You will need
- Access to a computer
Before you begin
- The person leading the activity should use scissors to cut out the cards from the ‘Food and price cards' sheet. Pile the food cards and price cards separately. Shuffle the price cards.
- The person leading the activity should prepare some research materials about the price of food. If the meeting place has internet access and the group have mobile phones, they can use the internet for research. Check that the internet is working.
Pair the prices
- The person leading the activity should ask everyone to think about very expensive food items and very cheap food items. Split everyone into small groups and tell them to use the resources to read up on the cost of food. Those with mobile phones may use the internet, though there should be some hard-copy resources for those without internet access. Give everyone 10 minutes to do this.
- Each group should talk about the ingredients that go into making their favourite meals. Everyone should try to think about what each ingredient costs. If they don’t know, they can look it up. See if everyone can work out the total cost of the ingredients in their dish.
- The person leading the activity should go among the groups and explain that food prices depend on a number of different factors (for example, the season, the shop, whether it is fresh or frozen, where the food comes from). When everyone has an idea of what their favourite dish costs, they should now come together again as one group in the centre of the meeting space.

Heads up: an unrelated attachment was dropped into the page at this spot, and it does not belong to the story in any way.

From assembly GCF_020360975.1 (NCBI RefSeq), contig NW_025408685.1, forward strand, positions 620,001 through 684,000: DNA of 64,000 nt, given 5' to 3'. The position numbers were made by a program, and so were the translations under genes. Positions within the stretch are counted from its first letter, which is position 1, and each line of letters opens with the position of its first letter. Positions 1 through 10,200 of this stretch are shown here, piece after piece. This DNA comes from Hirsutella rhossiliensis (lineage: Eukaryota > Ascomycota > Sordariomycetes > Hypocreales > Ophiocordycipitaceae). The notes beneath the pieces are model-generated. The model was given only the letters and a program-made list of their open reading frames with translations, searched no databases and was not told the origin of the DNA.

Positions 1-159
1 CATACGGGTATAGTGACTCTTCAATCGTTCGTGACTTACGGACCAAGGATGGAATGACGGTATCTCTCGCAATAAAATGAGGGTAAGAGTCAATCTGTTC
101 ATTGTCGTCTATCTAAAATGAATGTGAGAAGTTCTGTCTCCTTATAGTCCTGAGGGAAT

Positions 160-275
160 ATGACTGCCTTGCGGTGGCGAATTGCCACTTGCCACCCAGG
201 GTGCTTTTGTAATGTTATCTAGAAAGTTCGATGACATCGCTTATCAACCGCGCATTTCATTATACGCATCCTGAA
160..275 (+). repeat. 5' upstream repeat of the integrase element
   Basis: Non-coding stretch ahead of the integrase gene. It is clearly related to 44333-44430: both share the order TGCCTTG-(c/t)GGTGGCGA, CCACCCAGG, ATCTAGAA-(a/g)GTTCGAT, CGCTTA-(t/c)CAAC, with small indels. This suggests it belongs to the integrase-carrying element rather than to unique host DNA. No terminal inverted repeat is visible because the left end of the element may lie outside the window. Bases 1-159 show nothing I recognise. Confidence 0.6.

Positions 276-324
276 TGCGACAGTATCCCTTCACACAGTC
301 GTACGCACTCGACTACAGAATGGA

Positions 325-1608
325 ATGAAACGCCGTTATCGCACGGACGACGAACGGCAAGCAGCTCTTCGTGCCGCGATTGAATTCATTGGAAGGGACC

- The person leading the activity should give out the cut-out food and price cards. Each person should get a food item that they should hold onto for the whole activity. They can, however, swap their price card with another person’s. As the price cards were shuffled earlier, the food and price cards each person holds don’t match. Each person must try and find the right price card for their food item.
- Everyone should keep trading price cards with everyone else until the group is satisfied that they all have the right prices for their food cards. Everyone should now get in line with the person holding the lowest price card at one end and the person holding the highest price card at the other. The price cards should now be ranked from lowest to highest.
The group has tried to work out the prices of some popular food items. Why is it important to have an awareness of how much food costs? What kinds of food were most expensive: fresh, frozen, imported or canned? How would this information help you if you were doing the grocery shopping this week, with only a small amount of money to spend?
Supervise young people appropriately when they’re using scissors. Store all sharp objects securely, out of the reach of young people
Make it accessible
All Scout activities should be inclusive and accessible.